Simone Biles

U.S. gymnastics wraps up most successful World Championships ever

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The U.S. gymnastics team dominated the World Championships like never before, winning 12 medals (three gold), including five on the final day of competition Sunday.

Simone Biles, 16, was the standout again, winning the floor exercise final. She finished her first international meet with four medals. She also won bronze on balance beam Sunday to give her two golds, one silver and one bronze for the meet.

Kyla Ross, the youngest member of the Olympic team, won her third silver medal in four days in Antwerp, Belgium, this time on beam behind Russian Aliya Mustafina.

On the men’s side, Steven Legendre (silver, vault) and John Orozco (bronze parallel bars) also won medals.

The U.S. won the overall medal count at a worlds or Olympics for the first time since 2005. Its previous medal high was nine at the 2005 World Championships, where all of the medals were won by the women.

China led the medal count at every worlds and Olympics (artistic gymnastics only) from 2006 to 2012.

The Chinese will look to regain the top spot at the 2014 World Championships in Nanning, China, which will include a team competition, unlike this past week’s event.

Here are full results, recaps and videos from Sunday’s event finals:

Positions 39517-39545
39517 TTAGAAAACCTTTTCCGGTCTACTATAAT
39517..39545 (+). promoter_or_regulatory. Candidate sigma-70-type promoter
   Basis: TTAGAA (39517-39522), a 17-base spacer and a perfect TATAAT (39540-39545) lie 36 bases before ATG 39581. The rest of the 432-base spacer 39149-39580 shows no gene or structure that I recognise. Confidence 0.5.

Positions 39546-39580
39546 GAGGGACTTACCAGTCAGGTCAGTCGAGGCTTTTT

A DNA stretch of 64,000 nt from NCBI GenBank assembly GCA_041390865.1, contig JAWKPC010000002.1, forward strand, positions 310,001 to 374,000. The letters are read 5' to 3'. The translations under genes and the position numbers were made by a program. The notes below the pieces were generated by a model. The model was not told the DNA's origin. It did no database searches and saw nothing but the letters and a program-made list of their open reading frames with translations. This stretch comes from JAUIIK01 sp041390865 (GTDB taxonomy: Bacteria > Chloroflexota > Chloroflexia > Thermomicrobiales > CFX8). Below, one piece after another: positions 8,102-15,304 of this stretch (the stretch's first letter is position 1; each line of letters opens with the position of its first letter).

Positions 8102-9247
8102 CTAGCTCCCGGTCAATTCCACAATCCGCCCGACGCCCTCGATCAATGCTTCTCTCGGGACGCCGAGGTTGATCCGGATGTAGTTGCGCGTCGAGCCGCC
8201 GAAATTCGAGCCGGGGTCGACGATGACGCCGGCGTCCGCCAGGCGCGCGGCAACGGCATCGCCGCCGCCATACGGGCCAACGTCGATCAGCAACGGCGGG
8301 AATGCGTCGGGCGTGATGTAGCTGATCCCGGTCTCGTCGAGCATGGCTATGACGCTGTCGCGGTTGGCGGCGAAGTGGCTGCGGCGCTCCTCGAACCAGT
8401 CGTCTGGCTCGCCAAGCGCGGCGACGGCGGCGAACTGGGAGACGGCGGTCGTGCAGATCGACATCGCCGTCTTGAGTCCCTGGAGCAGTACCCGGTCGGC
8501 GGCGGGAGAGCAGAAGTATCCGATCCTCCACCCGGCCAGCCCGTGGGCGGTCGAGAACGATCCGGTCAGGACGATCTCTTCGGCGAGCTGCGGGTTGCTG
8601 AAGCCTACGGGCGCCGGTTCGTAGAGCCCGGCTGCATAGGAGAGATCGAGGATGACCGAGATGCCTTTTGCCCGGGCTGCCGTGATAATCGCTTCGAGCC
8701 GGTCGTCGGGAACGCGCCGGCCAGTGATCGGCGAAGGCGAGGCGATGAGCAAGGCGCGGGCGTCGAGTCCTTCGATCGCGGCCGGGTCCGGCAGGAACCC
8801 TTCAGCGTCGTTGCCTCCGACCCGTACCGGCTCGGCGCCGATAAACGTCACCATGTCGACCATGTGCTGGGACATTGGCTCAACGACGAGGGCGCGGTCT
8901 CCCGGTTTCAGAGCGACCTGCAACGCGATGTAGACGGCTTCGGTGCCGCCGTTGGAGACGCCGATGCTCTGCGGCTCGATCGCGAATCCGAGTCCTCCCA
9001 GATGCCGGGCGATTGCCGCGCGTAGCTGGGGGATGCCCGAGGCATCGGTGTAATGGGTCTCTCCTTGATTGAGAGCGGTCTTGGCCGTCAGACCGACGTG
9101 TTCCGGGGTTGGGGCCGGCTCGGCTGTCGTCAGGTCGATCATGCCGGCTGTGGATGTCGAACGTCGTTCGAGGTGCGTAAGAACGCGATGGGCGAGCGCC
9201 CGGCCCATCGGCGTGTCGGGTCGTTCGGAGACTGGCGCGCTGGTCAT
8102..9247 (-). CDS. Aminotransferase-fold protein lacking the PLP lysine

Women’s Floor Exercise

Gold: Simone Biles (USA) 15
Silver: Vanessa Ferrari (ITA) 14.633
Bronze: Larisa Iordache (ROU) 14.6
4. Mai Murakami (JPN) 14.466
5. Giulia Steingruber (SUI) 14.333
5. Kyla Ross (USA) 14.333
7. Sandra Izbasa (ROU) 13.733
8. Elsabeth Black (CAN) 13.566

Biles wrapped up one of the most successful World Championships by a single athlete ever. She won medals on every event except one, uneven bars, where she finished fourth.

The only other U.S. female gymnasts to win four medals at a single World Championships were Rebecca Bross in 2010 and Nastia Liukin in 2005.

Women’s Balance Beam

Gold: Aliya Mustafina (RUS) 14.9
Silver: Kyla Ross (USA) 14.833
Bronze: Simone Biles (USA) 14.333
4. Vanessa Ferrari (ITA) 14.3
5. Carlotta Ferlito (ITA) 14.283
6. Chunsong Shang (CHN) 14.133
7. Larisa Ioradache (ROU) 13.933
8. Anna Rodionova (RUS) 13.1

Mustafina won the only event she didn’t win a medal in at the 2010 World Championships. She picked up her third medal of worlds, adding to her bronze in the all-around and the uneven bars.